It's About Community-Building: The Journey towards Sustainability at Central College
Jim Zafiro, Central College
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Let me begin by volunteering that I consider myself "a recovering academic." My academic degree and professional research is in African studies, with specialization in mass media and politics in southern African states. For nearly twenty years, I did what most of us do: teach and do research in my areas of disciplinary expertise, although being in a three-person department did force me to be very broad within four major subfields of political science. But hey: I was an Africanist, right?
Round about 2005, I began to realize that something fundamental in my worldview and professional priorities was rapidly shifting. By then, Central had initiated a common first year experience course, Intersections. Our common topic for the first three years was "The Human Place in the Global Environment."My participating in faculty workshops and in teaching 20 freshmen over those first few challenging fall semesters "stretched me, pushed out of my comfort zone, I was walking the walk—the walk we were asking of our incoming students. It was fun; it was a growth experience; we had unwittingly begun the journey to infuse sustainability education across our entire curriculum.
Such involvement in sustainability education "saved" me from finishing out my career as an "academic", opening my eyes to the power and possibilities inherent in building learning community connections across formal academic disciplines and institutions. It also caused me to re-think the definition and boundaries of what we were referring to as "curriculum" and "credit-bearing." Not only has this enriched my teaching and research but I believe it has immeasurably benefitted our students. We spend our graduate school years narrowing our vision and focus and, if we are very fortunate—teaching at liberal arts institutions—spend our careers undoing the damage of this "training."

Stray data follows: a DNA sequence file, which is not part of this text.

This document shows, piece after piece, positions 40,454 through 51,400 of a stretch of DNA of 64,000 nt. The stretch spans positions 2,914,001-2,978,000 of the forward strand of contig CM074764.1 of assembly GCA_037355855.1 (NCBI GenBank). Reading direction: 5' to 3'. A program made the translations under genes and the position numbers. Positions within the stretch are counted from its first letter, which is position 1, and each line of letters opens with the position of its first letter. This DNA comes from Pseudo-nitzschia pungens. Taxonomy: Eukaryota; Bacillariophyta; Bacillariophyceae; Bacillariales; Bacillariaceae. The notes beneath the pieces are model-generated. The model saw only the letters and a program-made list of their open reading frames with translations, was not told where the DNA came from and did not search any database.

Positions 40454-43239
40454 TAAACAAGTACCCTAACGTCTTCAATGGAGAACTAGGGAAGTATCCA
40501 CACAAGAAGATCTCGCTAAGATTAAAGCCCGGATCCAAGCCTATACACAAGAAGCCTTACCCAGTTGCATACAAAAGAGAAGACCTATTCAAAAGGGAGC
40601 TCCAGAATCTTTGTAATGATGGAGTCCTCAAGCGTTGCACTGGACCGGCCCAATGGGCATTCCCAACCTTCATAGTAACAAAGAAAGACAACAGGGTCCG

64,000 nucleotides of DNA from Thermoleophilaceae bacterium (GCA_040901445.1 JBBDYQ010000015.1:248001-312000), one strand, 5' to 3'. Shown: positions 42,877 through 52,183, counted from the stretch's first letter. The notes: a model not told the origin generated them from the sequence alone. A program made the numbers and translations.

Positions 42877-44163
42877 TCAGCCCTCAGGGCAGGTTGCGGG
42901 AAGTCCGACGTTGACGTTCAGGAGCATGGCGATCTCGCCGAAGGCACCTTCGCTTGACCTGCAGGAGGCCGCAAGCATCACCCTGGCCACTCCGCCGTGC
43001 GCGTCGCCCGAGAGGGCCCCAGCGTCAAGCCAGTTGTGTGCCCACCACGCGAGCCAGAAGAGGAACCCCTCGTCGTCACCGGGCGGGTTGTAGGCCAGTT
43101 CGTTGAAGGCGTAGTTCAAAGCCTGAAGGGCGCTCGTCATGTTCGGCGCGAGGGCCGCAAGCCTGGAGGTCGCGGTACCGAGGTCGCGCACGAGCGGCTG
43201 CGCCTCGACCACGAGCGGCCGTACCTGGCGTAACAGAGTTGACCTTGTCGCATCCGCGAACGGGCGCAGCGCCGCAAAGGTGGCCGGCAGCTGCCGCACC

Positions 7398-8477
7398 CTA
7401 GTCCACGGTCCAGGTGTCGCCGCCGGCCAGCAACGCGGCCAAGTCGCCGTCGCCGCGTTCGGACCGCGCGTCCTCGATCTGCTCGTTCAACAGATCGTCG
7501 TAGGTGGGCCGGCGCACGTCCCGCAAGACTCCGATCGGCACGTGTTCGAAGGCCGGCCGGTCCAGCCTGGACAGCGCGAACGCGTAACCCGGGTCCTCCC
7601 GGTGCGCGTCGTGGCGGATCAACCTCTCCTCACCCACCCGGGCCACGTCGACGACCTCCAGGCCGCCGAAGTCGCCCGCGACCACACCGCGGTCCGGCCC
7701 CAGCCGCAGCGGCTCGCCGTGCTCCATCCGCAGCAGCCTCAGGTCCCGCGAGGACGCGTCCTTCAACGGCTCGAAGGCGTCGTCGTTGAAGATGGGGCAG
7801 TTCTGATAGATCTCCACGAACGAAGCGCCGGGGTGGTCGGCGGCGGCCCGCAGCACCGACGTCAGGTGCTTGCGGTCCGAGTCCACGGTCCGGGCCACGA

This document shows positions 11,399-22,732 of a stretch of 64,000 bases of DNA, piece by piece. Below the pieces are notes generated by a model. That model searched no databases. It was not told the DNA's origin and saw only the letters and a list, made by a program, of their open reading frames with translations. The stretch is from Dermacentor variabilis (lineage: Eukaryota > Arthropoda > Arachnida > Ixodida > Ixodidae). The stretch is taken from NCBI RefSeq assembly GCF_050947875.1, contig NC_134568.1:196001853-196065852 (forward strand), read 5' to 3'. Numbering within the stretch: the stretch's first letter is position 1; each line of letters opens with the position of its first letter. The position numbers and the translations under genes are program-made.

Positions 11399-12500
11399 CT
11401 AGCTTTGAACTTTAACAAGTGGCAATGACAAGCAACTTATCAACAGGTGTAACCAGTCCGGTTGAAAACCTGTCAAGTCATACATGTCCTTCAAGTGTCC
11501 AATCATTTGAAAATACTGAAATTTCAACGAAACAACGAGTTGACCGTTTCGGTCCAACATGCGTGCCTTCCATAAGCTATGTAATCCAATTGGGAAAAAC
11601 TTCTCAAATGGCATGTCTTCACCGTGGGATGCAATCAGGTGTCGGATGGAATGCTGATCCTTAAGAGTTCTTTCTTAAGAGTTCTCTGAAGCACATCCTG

In 2000, our incoming president set up a campus-wide taskforce on Environmental Stewardship (we had voted to insert a commitment to this in our Mission Statement in 1994). For the first time, I met and began to talk to people in facilities, grounds, food service. We drafted a report and recommendations, many of which were adopted and implemented over the next decade.
In November, 2008, the faculty voted unanimously to add 3.0 semester hours of Global Sustainability to our general education core requirements. This takes effect in August. The journey continues. My new mantra: "community-connections-curriculum." Last week at this time I was starting up a faculty sustainability-across the curriculum workshop for twenty-one colleagues from ten different disciplines, as phase-one of our new training, education, and community outreach initiative, The Prairie Project.
Academic political science does not seem to have a lot of space for sustainability education, although I must admit that I have never really tried to systematically explore or test this perception. I hope to be able to do some of this through interaction with colleagues from other schools, as part of my participation in the FaCE project.I also am hoping to become part of an extended learning community, to meet new people and to share and discuss ideas for infusing more of our courses with sustainability education content and pedagogy. Finally, I have an idea for a new interdisciplinary senior capstone seminar: "Heroes of Global Sustainability."